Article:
Some of the blessings we give thanks for are different from the ones we usually express when looking back on a previous year. They may also lead us to more faithfully keeping our “New Year’s resolutions” – which will also, perhaps, be different from other years.

Whatever we give thanks for or resolve for the future, my heartfelt hopes and prayers are those shared by many. May we move forward together with care and compassion for all people and with respect and reverence for the created world that gives and supports life.

Happy New Year All!

Frances Brady, OLM

God Waiting for Us

As part of a series of Advent Reflections held at Presentation Manor, on December 8th our very own Sr. Christine Gebel, OLM guided us in a reflection on the Second Sunday of Advent.

Focusing on the message of the Good News for ourselves and our world, we spent some time savouring God’s presence and love for us so that we in turn, may be bearers of God’s love, peace and joy during this time of so much anxiety and frustration.

Here is a link to the video:

Remembering and Emulating

The Annual General Meeting of Becoming Neighbours was held via Zoom this past week.  Once again the memory of Sr. Margaret Myatt CSJ was honoured with the presentation of the Margaret Myatt Award.  With perseverance and concern for the marginalized, Margaret called together the leaders of religious congregations in the Archdiocese of Toronto in 2003 to explore how we could collaborate together in a common ministry.  Collaboration was a deeply held and lived value for Margaret and out of her ability to bring others together, Becoming Neighbours, a program welcoming refugees and immigrants, was birthed. 

Our Lady’s Missionaries is excited to share that the Margaret Myatt Award was presented to our own Sr. Frances Brady this year!

Margaret Myatt Award


and all the Sisters of Our Lady’s Missionaries

In gratitude for your unwavering

compassionate ministry with refugees

Becoming Neighbours 2020

Frances has been part of Becoming Neighbours in some way since the very beginning and has successfully encouraged many of us to participate as well.  Despite the fact that Frances is currently the Chairperson of the Board of Directors of Becoming Neighbours, she was unaware that she was to be the recipient.  The rest of OLMs were given a heads up and were able to join the Zoom meeting in time to watch as Frances realized that she was presenting the award to herself!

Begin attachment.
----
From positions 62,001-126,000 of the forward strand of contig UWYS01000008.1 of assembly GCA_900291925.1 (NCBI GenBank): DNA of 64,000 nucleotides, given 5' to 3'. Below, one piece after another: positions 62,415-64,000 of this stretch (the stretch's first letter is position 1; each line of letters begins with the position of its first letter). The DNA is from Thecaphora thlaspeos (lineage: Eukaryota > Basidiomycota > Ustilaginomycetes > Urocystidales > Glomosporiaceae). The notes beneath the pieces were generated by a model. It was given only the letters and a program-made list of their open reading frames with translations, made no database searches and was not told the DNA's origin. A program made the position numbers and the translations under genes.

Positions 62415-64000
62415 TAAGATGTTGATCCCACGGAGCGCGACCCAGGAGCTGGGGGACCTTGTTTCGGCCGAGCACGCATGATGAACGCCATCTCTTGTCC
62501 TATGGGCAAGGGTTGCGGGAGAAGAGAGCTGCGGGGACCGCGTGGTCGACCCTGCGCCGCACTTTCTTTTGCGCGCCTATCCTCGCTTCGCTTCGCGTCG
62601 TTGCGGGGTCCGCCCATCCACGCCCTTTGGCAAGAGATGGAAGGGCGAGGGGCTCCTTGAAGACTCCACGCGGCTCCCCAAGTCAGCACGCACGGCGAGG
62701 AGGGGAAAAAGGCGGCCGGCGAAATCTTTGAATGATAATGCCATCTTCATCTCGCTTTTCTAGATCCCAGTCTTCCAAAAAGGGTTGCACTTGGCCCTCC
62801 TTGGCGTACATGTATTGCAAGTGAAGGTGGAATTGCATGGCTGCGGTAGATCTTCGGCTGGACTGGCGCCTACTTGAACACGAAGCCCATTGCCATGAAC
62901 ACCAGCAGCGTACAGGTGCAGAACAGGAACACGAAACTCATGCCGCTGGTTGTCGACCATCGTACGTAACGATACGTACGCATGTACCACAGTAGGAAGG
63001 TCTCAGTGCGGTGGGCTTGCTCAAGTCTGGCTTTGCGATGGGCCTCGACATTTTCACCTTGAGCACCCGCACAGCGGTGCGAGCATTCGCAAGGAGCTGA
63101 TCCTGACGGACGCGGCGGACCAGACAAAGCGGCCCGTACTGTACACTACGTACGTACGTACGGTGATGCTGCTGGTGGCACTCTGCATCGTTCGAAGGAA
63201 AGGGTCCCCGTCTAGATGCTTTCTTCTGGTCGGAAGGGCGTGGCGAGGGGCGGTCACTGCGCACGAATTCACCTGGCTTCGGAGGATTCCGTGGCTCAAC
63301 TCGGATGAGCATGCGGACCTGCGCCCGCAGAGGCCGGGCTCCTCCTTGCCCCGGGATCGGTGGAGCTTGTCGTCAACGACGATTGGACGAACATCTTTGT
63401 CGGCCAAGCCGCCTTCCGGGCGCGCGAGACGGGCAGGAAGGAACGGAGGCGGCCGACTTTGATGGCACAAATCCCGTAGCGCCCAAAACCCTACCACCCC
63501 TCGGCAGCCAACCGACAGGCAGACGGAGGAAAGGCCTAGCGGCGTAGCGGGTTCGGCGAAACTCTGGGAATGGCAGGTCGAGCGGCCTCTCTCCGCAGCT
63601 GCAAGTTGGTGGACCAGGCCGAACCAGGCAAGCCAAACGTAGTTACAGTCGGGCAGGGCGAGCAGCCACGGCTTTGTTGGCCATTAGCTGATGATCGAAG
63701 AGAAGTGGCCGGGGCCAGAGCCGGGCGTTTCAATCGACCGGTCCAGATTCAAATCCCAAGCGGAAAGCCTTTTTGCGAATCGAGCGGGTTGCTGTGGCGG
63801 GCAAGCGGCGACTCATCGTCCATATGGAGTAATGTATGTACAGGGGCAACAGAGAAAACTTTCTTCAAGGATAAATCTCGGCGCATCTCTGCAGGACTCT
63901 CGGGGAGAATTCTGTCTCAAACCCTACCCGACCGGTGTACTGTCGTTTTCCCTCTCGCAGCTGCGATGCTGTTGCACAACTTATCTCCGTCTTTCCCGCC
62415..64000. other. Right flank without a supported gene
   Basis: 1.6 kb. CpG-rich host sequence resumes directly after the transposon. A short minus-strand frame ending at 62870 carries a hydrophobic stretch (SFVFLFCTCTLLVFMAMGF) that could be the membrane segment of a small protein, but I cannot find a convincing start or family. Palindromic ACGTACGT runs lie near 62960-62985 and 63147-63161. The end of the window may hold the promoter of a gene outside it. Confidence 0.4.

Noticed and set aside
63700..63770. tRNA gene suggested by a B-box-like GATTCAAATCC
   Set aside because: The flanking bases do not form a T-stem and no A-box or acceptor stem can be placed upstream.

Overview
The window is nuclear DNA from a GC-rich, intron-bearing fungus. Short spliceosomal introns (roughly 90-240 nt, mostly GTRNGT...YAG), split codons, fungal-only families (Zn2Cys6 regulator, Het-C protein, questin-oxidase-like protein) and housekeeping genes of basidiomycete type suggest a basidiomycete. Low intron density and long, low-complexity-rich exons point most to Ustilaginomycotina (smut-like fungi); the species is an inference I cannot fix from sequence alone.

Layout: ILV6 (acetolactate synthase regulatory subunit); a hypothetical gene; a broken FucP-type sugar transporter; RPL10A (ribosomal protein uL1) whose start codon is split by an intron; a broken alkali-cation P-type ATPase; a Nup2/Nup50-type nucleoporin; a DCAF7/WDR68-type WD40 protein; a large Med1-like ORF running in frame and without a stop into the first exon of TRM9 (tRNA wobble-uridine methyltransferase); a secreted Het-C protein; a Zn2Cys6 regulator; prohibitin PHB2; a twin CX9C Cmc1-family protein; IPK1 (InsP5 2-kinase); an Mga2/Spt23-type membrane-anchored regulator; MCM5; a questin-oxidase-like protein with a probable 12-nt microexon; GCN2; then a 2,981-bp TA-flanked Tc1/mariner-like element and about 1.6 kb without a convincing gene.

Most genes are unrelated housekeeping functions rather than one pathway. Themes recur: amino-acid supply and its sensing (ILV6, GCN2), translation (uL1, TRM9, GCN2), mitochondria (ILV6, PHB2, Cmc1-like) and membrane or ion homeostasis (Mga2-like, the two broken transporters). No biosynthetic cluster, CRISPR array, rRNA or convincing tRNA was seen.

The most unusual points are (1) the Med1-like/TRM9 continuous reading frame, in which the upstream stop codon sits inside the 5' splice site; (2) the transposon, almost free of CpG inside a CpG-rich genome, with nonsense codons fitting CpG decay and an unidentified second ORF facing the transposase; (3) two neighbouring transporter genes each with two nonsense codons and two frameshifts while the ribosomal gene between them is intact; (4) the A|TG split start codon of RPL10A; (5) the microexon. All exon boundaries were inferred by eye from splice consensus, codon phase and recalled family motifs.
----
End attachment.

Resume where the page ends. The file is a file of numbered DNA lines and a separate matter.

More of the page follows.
May we all continue to honour the memory of Margaret Myatt by emulating her perseverance, concern for the marginalized, and collaboration.

Sr. Christine Gebel, OLM

Co-Creators of a Just Recovery

At some point this year, as we began to realize the extent to which the COVID-19 pandemic would affect our entire world, we began to hear the plea… We cannot go back to normal. Normal was part of the problem that got us here!

And so, on November 5’th JEM (Joint Ecological Ministry) in conjunction with CRC (Canadian Religious Conference) hosted a webinar entitled “Reconciliation with Indigenous Peoples in the Context of a Just Recovery.”

Dr. Niigaan Sinclair gave us an informative, challenging and hopeful presentation. If you missed it, don’t despair! Dr. Sinclair graciously agreed to having his presentation recorded and you can see it here:

Fr. Patrick Kelly, SFM

September 4, 1933 – September 29, 2020

Pat Kelly was missioned to the Philippines in 1959.  He was sent to Guyana in 1996, and returned to the Philippines in 2000.  In his heart he had never left the Philippines.  His love for the people and passion for justice held strong until his last days.

OLMs, especially those who also lived and worked in the Philippines, treasured his friendship.

With tears and laughter, and many stories, Our Lady’s Missionaries joined Scarboro Missions for a memorial Mass and to accompany Pat to his final resting place.

Fittingly, he who rallied the people to fast and fight for the forest was laid to rest underneath a beautiful tree.

Pat lived large.  Whatever he did, he did with total abandon.  May we too remember to embrace all that comes our way with a passion and love that befits a disciple of Jesus who “came that they may have life, and have it abundantly.”   Jn 10:10b

By Sr. Christine Gebel, OLM

To read Fr. Pat’s Obituary, please click here:

https://www.legacy.com/obituaries/thestar/obituary.aspx?n=sfm-patrick-john-kelly&pid=196888751  )